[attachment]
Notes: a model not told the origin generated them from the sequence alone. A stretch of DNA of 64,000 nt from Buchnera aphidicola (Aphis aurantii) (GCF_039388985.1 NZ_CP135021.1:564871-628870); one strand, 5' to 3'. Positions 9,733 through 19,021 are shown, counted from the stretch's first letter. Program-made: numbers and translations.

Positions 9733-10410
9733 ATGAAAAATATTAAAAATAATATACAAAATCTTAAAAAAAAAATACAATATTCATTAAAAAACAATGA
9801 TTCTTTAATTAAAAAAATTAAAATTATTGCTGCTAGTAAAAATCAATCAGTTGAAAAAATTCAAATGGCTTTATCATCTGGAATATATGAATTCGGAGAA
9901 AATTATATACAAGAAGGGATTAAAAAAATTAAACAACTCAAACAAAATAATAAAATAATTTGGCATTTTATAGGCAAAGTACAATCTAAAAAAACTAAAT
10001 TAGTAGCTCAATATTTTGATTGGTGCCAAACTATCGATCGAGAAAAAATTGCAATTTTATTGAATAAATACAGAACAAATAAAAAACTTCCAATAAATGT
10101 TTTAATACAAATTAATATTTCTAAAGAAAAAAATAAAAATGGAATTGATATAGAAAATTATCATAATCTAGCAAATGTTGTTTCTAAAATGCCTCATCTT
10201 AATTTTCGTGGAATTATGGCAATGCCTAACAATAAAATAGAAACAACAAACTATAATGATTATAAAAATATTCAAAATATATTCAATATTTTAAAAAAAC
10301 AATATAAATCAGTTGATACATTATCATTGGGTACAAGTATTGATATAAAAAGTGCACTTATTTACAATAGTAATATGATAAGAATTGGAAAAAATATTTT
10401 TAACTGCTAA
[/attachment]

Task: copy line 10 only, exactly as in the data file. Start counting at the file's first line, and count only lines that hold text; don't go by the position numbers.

10401 TAACTGCTAA